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By 2050, over one half of the world’s population could be at risk due to stress on water resources. How will we grow an adequate quantity—and quality—of food to feed and nourish a rapidly growing, urbanizing world in the face of increasing water insecurity? Hear from government leaders, social innovators, and influencers at this year's Global Food Security Symposium. Register now.
New Lancet Report Considers Sustainable Food Systems
A team of international scientists have come together in a new EAT-Lancet joint report to recommend a new “planetary health diet” that is flexible and considers the ecological impact of food production. In general, the diet encourages whole grains, beans, fruits and many vegetables, with limits on sugars, refined grains. The report’s authors argue that many regions—particularly wealthier countries—must limit the amount of animal products consumed in order to manage global resources efficiently.
PHOTO OF THE WEEK
An insect collects nectar from a sunflower. (Reuters/Arnd Wiegmann)
Transitions in Nigeria: A project in Nigeria aimed at promoting transitions from subsistence farming to agribusiness has acquired a $200 million grant under the World Bank-assisted Agro Processing Productivity Enhancement and Livelihood Support project. The program will focus on five main components including production and productivity enhancement, primary processing, value addition, post-harvest management, and women/youth empowerment.
Security of Food: The United Nations has authorized a mission to monitor the cease-fire in Yemen’s port of Hodeida. The port receives 70 percent of food and humanitarian aid to Yemen and is critical for mitigating the current crisis. The United Nations hopes to access approximately 51,000 metric tons of food commodities in Hodeida before it spoils.
Registration Opens for Global Food Security Symposium 2019: By 2050, over one half of the world’s population could be at risk due to stress on water resources. How will we grow an adequate quantity—and quality—of food to feed and nourish a rapidly growing, urbanizing world in the face of increasing water insecurity?
Hear from government leaders, social innovators, and influencers at the Global Food Security Symposium on March 20-21, 2019 in Washington, DC. Register now for early bird rates!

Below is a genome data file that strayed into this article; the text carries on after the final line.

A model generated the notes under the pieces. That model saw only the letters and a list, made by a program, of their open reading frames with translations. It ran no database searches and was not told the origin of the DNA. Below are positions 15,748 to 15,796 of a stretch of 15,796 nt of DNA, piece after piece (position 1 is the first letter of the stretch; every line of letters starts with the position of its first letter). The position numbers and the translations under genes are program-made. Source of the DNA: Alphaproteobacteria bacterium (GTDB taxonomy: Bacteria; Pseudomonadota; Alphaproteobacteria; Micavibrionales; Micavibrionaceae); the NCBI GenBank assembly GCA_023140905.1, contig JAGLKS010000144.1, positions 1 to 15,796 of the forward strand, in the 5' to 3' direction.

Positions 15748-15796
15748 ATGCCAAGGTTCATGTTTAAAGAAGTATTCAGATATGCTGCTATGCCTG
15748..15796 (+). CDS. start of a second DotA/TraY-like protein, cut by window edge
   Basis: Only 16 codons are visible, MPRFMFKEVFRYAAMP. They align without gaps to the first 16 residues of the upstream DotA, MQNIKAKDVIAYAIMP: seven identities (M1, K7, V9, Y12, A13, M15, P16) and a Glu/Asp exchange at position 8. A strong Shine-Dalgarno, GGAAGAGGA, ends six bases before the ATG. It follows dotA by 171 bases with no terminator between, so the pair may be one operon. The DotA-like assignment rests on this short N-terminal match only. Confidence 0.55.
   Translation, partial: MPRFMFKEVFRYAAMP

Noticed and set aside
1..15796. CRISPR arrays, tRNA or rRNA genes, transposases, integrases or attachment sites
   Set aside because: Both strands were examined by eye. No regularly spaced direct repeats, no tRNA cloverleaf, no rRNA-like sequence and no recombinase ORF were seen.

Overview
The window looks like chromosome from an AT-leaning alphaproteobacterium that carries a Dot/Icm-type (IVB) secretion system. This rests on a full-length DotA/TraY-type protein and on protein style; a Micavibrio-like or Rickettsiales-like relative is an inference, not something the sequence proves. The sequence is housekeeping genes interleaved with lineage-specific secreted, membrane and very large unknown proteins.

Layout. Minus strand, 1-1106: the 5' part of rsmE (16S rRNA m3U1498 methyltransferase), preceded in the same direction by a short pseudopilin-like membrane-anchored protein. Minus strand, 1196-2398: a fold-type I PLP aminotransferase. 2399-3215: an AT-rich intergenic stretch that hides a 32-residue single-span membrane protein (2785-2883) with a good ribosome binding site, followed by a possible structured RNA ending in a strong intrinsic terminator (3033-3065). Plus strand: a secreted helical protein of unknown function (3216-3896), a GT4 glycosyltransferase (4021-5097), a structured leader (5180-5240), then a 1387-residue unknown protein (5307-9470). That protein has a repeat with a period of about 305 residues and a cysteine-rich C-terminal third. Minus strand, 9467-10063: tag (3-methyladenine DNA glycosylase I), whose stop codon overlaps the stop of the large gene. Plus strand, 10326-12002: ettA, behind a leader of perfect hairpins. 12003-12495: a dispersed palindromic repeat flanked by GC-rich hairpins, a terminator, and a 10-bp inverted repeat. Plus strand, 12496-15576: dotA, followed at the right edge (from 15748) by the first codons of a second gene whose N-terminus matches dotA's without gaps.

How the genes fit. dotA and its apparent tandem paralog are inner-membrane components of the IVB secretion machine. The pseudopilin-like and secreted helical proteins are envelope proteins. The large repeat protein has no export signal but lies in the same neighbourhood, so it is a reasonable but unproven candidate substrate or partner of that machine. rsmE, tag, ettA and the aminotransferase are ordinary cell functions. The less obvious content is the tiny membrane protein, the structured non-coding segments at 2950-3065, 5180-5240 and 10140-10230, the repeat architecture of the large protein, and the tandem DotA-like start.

FOOD AND AGRICULTURAL ISSUES
Shrinking Glaciers Impact Irrigation: Climate change is shrinking glaciers across the globe, from central Asia to the Rocky Mountains. Glaciers play a key role in the amount of available water for crops and people. When flows in these rivers decreases, the area’s farmers could reach a crisis.
Bees Protect Crops from Disease: Commercially reared bees are used by a Toronto-based startup to protect agricultural crops from a host of common diseases such as botrytis and gray mold. This new method of natural disease management has shown positive effects on reducing disease-incidence level in initial tests.
Cotton on the Moon: After making the first-ever soft landing on the far side of the moon, China has pioneered the first seed germination experiment on the moon, suggesting the future potential of harvesting food in space. In a mini biosphere carried by the Chang’e-4 probe, a small cotton shoot is growing and reaching out of a latticed container.
Water Shortage: A water crisis can be caused by nature, human mismanagement, or a combination of both. Increasing global populations and shifting climates are poised to increase the challenges of water stress. One year ago, Cape Town, South Africa was poised to become the first major city to run out of water due to climate change. Since December the city has seen relaxed restrictions on use, but officials remain cautious as reservoirs depend on rainfall levels.